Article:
A little over a year ago, the Application Insights team re-introduced release annotations so that users would have the ability to correlate occurrences of app and services releases with their APM data. VSTS users can simply add a step to their release scripts to create annotations, and users leveraging third-party release engines can push release annotations to Application Insights by simply calling a Powershell script.
In the meantime, the VSTS team has been hard at work maturing continuous integration/deployment functionality in the VSTS release tools, as well as extending that functionality to many other platforms. As the concept of CI/CD continues to gain momentum and popularity in development shops around the world, the value of generating annotations for the associated tighter release cycle increases dramatically.
A simple example
In the above illustration, we have an app called MyEnterpriseApp being regularly deployed through continuous deployment. Two statistics have been chosen here: Users and browser page load time. Since annotations have been added to the release script, we can clearly see when our releases are occurring, and how they may be affecting performance or usage. In the earlier part of the chart, we see a very normal cadence of users: daily spikes during prime weekday hours, with valleys at night, followed by a lower number of users on the weekend. Our page load time is consistently around two seconds or less, and so our user base remains equally consistent.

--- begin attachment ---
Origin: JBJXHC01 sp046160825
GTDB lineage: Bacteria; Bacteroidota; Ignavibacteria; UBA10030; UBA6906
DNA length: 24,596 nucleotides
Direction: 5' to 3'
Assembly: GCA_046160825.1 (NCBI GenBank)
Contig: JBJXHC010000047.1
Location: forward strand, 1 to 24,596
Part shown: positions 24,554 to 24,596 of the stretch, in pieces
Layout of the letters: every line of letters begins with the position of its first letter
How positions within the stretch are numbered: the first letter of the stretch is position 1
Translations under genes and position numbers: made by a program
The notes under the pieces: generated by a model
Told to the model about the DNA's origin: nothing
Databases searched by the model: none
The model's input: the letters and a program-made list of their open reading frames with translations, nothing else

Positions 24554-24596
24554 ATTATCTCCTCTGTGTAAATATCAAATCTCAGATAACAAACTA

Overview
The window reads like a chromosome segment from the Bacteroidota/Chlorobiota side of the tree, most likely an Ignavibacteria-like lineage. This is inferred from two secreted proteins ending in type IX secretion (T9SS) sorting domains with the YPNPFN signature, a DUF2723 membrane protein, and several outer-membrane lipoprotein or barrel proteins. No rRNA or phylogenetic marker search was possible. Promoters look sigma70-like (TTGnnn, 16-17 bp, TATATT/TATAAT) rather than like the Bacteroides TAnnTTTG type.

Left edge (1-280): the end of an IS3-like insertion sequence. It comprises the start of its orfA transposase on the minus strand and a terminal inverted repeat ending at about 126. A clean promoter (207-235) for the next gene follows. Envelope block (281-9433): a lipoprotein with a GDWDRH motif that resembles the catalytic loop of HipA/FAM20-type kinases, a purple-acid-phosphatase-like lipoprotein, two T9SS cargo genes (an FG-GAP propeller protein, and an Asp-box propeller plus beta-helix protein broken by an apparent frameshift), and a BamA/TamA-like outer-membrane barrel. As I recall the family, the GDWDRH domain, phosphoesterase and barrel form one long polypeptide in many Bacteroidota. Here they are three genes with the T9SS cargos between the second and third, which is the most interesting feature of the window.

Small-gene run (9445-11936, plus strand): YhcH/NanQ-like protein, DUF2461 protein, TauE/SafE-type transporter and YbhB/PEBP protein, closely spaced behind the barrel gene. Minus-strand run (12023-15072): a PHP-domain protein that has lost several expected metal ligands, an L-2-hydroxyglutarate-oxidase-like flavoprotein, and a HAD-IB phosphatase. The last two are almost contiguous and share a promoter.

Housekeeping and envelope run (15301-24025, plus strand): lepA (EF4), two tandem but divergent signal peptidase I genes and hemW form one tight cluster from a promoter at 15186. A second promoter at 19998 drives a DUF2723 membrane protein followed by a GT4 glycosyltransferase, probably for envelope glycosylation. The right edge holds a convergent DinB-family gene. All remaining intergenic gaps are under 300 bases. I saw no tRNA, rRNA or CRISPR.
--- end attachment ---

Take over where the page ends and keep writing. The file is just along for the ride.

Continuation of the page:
If we look at the release that happens the following week (around April 17th on this chart), however, a problem is clearly introduced. Page load times shoot up to around eight seconds, and our number of active users goes into a nose-dive, dropping off dramatically until the number of users tolerating this level of performance is actually lower than what we would normally see on weekends. Following these events, we see another release around April 19th, which we can safely assume includes some kind of fix for the situation, because following the release our page load times drop back the normal range, and our active user count rebounds as well now that performance is back to an acceptable state.
So what happened? Was the release not tested properly? Did an environmental factor exist in production that wasn’t present in test? The natural next step is to investigate the problem to ensure it doesn’t happen again. Again, we can leverage our release annotations to begin drilling to greater detail to solve the issue. Remember that we can hover on an annotation, and it will give us information about the release:
If we click on the information balloon, a detail blade opens up describing the release, complete with a link to the release script in VSTS (or a 3rd-party system, so long as that was provided when the annotation was created through the Powershell script):
In this way, we can quickly see who we should contact about the release, and investigate individual steps or deployed components (if we suspect a code error was introduced).
Since we can save Metrics Explorer results as favorites, we can retain the view of these significant statistics for future use. This allows us to come back in the following days and very quickly get a view of our releases to ensure that our errors are not being repeated, or allow us to investigate them immediately if they are. Simply being able to correlate our releases with our performance and usage data by use of release annotations dramatically reduces the time required for confirmation or investigation.